Microsoft gives Project Honolulu a name: Windows Admin Center

Today, Microsoft announced that Project Honolulu is officially Windows Admin Center. It was originally announced at Microsoft's Ignite 2017 conference, and has been available in the form of several technical previews since then.

Windows Admin Center is meant to be a sort of centralized hub that brings together various consoles that IT admins might be using. These might include "Event Viewer, Device Manager, Disk Management, Task Manager, Server Manager", and more. In short, it's designed to be a "simple and elegant" answer to managing Windows Server and Windows 10 deployments.

The services promises to help with the following:

  • Simple and modern management experience: Windows Admin Center is a lightweight, browser-based GUI platform and toolset for IT admins to remotely manage Windows Server and Windows 10 machines.

  • Hybrid capabilities: Windows Admin Center can manage Windows Server and Windows 10 instances anywhere including physical systems, virtual machines on any hypervisor, or running in any cloud. Connect to the cloud with optional value-added features like integration with Azure Site Recovery for protecting your virtual machines, and support for Azure Active Directory to control access with multi-factor authentication.

  • Integrated toolset: Rather than switching between several different tools and contexts, with Windows Admin Center you get a holistic overview of your resources and the ability to dig into granular details. In addition to server and client machines, it allows you to manage failover clusters and hyper-converged infrastructure (HCI) deployments.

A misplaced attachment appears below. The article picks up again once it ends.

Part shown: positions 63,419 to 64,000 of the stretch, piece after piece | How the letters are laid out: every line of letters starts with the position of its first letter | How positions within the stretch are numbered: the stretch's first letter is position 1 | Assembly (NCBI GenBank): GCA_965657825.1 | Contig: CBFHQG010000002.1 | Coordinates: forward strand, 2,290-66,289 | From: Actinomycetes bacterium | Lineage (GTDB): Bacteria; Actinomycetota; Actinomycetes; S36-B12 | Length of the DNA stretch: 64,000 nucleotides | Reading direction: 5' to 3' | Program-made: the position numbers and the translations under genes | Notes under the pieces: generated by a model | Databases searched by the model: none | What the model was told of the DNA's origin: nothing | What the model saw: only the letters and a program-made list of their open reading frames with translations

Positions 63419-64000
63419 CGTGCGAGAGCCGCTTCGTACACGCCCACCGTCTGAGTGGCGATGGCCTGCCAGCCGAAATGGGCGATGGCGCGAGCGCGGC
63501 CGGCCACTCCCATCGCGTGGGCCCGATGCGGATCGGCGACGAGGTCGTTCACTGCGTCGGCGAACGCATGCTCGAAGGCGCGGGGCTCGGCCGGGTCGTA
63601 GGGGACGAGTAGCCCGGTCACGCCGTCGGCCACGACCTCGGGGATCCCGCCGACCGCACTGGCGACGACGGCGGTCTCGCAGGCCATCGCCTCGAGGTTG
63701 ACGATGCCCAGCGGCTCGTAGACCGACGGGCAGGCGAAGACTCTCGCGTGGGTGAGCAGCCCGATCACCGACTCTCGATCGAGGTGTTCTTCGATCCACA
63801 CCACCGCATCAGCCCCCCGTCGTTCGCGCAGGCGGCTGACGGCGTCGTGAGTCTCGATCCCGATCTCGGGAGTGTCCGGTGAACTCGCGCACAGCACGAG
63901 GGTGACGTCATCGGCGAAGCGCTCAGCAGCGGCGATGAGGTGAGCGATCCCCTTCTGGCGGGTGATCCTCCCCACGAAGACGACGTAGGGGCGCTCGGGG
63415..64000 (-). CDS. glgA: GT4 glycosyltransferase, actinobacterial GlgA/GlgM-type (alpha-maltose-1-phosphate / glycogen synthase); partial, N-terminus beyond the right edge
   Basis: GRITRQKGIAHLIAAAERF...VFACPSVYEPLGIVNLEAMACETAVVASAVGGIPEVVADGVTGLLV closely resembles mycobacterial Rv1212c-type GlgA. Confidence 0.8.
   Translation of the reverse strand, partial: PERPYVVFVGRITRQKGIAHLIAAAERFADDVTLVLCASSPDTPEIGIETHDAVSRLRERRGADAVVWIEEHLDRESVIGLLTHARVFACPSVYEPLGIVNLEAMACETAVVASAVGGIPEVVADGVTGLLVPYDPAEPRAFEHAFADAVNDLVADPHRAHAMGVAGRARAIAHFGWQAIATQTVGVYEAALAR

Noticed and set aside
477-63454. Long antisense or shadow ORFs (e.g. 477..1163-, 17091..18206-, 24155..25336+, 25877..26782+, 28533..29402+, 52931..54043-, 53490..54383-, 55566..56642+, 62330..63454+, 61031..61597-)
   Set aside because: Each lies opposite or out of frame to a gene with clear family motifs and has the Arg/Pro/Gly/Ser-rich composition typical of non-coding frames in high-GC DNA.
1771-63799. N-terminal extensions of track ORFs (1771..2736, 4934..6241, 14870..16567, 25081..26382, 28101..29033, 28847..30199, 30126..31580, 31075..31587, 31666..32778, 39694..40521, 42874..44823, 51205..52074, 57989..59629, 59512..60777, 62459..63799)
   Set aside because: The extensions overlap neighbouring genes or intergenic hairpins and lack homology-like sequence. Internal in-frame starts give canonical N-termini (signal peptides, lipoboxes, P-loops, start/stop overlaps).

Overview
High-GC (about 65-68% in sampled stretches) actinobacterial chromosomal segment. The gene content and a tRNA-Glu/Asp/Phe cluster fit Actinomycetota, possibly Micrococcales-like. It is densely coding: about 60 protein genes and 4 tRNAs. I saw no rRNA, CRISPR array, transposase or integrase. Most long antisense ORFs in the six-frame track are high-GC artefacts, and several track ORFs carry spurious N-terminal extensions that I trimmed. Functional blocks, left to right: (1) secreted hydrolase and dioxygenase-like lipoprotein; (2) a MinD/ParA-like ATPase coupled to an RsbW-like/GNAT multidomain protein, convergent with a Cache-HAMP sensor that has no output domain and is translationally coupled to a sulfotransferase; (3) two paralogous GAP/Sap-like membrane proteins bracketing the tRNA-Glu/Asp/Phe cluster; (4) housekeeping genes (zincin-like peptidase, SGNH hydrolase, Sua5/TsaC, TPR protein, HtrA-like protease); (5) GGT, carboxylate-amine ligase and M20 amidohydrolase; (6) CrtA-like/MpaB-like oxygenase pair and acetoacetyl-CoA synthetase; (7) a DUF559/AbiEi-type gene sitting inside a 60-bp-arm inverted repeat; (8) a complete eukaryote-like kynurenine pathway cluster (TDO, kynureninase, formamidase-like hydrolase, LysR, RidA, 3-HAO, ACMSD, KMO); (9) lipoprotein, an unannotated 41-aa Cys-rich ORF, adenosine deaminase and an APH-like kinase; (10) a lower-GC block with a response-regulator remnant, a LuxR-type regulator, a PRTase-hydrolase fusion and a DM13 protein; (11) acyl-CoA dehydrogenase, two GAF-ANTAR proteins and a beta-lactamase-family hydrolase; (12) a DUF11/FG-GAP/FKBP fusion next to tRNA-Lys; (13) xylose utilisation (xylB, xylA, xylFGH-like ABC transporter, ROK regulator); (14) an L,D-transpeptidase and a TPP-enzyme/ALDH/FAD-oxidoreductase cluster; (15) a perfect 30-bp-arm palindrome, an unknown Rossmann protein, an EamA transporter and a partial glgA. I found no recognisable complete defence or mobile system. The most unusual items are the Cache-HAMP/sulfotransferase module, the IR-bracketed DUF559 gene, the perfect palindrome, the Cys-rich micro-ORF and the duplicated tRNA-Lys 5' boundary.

• Designed for extensibility: We’ve been working with early-adopter partners to refine the extension development experience in a private preview of our SDK. That means soon you’ll be able to extend Windows Admin Center’s capabilities to 3rd-party solutions. For example, you’ll start to see 3rd party hardware vendors use Windows Admin Center to provide management of their own hardware.

The service is browser-based, and is officially supported in Edge and Chrome. It doesn't require internet access though, and doesn't have any cloud dependencies, so it doesn't need to connect to Azure. Microsoft did note that Azure integrations will be added over time, but they won't be a requirement.

Windows Admin Center is now generally available, and Microsoft says it's supported for use in production envirments. The company also noted that Windows Server 2019 - which should be released later this year - will be a major milestone, since Admin Center is optimized for Server 2019. But while it works best with the upcoming version of the OS, it works with Windows Server 2012 or newer.

If you want to download Windows Admin Center, you can find it here.

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